The committed segment, this was about 25% of the respondents, and these are folks who are saying to us, marketing is a big priority for me, and we are actually thinking about doing things we haven’t even done before. We’re thinking bigger and broader, and agencies are critical for us, in terms of our success. We really believe in agency partnerships, we believe in spending good money with our agencies. We really value our agency partners.

Susan Baier:

Yes, absolutely. These folks really see those agencies as a core cog in this process. Part of that is coming from their belief that agencies make things less complicated for them, from a marketing standpoint. They believe that agencies have a tremendous depth of expertise that they don’t have themselves and can’t get anywhere else.

Drew McLellan:

That’s the kind of agency they want. This is a group that said, we really want specialists. We want people who don’t service the butcher, baker and candles stick maker. I want a specialist agency who has a depth of expertise in specifically what I need. Whether that’s my industry or the deliverable or whatever it is. This segment is like, I will pay more for that.

Susan Baier:

I will pay more. These folks believe that good agencies are worth the cost, and they’re willing to pay more for agencies that are really specialized in terms of what they’re trying to do, in terms of their industry or in terms of some approach or whatever. Very closely held, and interestingly, and we’ll talk more about this group as we go through, but one of the things that I found fascinating about this group was when we ask about the tactics that clients are working on right now, this group consistently was more likely to cite a whole bunch of stuff. They’re just not blowing smoke. They really are diving in and exploring and engaging in a wide breadth of things. No wonder they value that agency support, because they have a lot going on.

Drew McLellan:

Yeah, absolutely. The second group, the largest group… When I think back, I’m not sure we’ve had a group this large in all of the studies. 42%-

Susan Baier:

Yeah, that’s a really big-

Drew McLellan:

… of the respondents, we labeled as concern.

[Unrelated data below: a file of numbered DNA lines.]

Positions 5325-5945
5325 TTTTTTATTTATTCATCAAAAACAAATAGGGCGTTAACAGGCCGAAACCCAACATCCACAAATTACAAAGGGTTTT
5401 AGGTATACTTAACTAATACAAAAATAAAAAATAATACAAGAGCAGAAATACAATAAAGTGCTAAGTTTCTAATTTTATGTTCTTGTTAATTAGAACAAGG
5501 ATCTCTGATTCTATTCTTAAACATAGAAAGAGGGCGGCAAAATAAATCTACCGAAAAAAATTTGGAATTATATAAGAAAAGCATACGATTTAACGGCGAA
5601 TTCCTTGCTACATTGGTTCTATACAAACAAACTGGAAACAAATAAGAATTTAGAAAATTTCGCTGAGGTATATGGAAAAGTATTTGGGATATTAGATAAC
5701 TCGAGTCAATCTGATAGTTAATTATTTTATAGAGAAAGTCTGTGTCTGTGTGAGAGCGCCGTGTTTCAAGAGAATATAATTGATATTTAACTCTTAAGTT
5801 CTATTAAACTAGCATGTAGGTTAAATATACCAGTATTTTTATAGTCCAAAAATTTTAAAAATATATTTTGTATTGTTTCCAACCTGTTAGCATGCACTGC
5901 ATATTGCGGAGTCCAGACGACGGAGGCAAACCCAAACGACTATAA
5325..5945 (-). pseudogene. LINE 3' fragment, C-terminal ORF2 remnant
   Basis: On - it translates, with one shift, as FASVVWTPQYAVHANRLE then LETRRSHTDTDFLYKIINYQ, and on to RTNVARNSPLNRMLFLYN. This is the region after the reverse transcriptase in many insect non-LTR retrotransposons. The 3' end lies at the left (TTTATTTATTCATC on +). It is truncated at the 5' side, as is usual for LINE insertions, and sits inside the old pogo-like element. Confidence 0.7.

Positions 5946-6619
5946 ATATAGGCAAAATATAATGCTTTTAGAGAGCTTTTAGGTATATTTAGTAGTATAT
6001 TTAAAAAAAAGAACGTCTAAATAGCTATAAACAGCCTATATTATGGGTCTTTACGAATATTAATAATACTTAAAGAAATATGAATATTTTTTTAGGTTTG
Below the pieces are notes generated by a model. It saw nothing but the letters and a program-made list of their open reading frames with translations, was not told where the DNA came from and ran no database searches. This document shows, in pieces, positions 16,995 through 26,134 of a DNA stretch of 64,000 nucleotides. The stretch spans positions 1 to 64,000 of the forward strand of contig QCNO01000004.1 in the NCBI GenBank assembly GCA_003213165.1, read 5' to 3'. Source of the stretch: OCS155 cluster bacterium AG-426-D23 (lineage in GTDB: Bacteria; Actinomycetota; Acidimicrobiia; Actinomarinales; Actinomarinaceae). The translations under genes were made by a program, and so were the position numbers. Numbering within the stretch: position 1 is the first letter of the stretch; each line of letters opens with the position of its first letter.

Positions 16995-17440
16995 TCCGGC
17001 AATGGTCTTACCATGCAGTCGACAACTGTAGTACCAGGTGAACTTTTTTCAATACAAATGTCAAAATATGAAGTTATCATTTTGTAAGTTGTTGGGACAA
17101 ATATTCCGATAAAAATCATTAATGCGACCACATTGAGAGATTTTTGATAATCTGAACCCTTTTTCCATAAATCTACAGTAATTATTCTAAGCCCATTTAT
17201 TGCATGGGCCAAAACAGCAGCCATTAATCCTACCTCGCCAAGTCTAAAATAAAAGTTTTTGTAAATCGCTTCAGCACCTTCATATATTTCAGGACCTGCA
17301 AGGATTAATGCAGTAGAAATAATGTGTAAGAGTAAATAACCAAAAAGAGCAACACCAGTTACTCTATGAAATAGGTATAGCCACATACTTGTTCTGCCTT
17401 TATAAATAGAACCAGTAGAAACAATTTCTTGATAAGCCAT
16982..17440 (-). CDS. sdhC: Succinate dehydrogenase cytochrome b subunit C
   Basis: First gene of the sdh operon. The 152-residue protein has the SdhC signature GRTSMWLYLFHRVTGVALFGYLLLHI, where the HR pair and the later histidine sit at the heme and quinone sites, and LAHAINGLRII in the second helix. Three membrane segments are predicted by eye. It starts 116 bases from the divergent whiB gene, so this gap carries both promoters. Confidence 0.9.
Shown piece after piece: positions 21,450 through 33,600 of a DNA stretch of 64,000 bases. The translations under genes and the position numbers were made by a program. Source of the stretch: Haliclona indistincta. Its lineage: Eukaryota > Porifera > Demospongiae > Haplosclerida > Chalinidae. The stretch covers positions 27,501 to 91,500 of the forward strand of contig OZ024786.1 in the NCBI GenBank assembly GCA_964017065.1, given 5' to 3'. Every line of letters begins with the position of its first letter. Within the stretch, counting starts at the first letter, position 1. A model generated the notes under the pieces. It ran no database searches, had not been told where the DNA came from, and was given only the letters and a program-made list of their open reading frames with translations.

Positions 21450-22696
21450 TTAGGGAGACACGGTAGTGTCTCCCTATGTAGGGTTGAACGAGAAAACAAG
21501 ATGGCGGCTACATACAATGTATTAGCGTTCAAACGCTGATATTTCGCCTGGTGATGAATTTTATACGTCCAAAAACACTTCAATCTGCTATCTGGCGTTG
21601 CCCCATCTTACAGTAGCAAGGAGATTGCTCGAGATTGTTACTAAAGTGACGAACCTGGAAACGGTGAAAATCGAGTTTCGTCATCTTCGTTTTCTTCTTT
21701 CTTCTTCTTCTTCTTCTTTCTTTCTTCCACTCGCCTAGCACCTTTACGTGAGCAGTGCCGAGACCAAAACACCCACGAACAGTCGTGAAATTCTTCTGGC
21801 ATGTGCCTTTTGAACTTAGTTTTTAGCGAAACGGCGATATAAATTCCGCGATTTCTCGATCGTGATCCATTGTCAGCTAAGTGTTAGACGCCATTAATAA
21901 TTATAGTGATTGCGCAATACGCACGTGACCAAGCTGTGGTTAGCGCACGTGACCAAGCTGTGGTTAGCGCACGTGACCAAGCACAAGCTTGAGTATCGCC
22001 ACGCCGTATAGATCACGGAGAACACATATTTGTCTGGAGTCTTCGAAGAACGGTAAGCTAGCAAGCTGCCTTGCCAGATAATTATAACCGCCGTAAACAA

Susan Baier:

Yes.

Drew McLellan:

These folks, they’re struggling.

Susan Baier:

Yeah, they’re struggling, but they’re not the same as the group we saw struggling when we did the COVID era research, the height of COVID. These are different kinds of struggles. But they are having a hard time. Now, it’s worth noting, Drew, that everybody in the study was like, this is going to be a good year for us. But these-

Drew McLellan:

Which, by the way, as you might imagine, is not the tenor of last year’s study, in the height of COVID, where people were petrified.

Susan Baier:

Yeah. Everybody knew it wasn’t just going to be a few months anymore. It was a real big problem. These folks know that the opportunity is there for them, but, man, they’re having trouble with a lot of things. First of all, they say it’s harder to find new customers than it used to be. Some of that may be a function of the mechanisms that they used to find. New customers are no longer super prevalent, like in-person conferences and trade shows and some of those kinds of things that they may have been doing.

Drew McLellan:

Well, you know what, we’re seeing that, I’m seeing that with agencies too. Agencies who did a lot of prospecting at trade shows and live events are also struggling to figure out how do I get to my prospect if I can’t get to them in the normal way?

Susan Baier:

As you cited earlier, just like the agencies, these folks say finding qualified marketing employees is also harder than ever. They’re really struggling with the labor thing, just availability-

Drew McLellan:

Yeah. Just like agencies. Yep.

Susan Baier:

But then they have this trio of concerns and they really are different than everybody else. The first is that economic conditions are going to create significant challenges for them. That can be supply chain issues, that can be cost of goods issues. There’s a lot of economic stuff going on that they’re really worried about. Secondly, they’re worried about shifts in consumer behavior.

If you have been reliant on foot traffic for brick and mortar retail, if you have really been able to skate by without having much of an evident vision, mission kind of thing for your organization, and now consumers want more of that. Maybe you have a problem. That whole consumer behavior thing is bothering them. Then the third thing is shifts in employee expectations. This isn’t just, can I get people? This is, what do my current employees and prospects expect me to provide, and that is worrisome to them.

It’s just a whole raft of stuff. But it’s interesting to see a group that is really, in the midst of all of this, and despite thinking it can be a good year, really mired in some challenges that they don’t appear to know how to solve or at least think will be really difficult for them to tackle.

Drew McLellan:

Again, what’s interesting about it is that they are bullish on the year. We’re having a great year. We’re going to have a great year, but they are really banging their heads against… I think they feel like they’re pushing a boulder uphill to try and take advantage of this great year.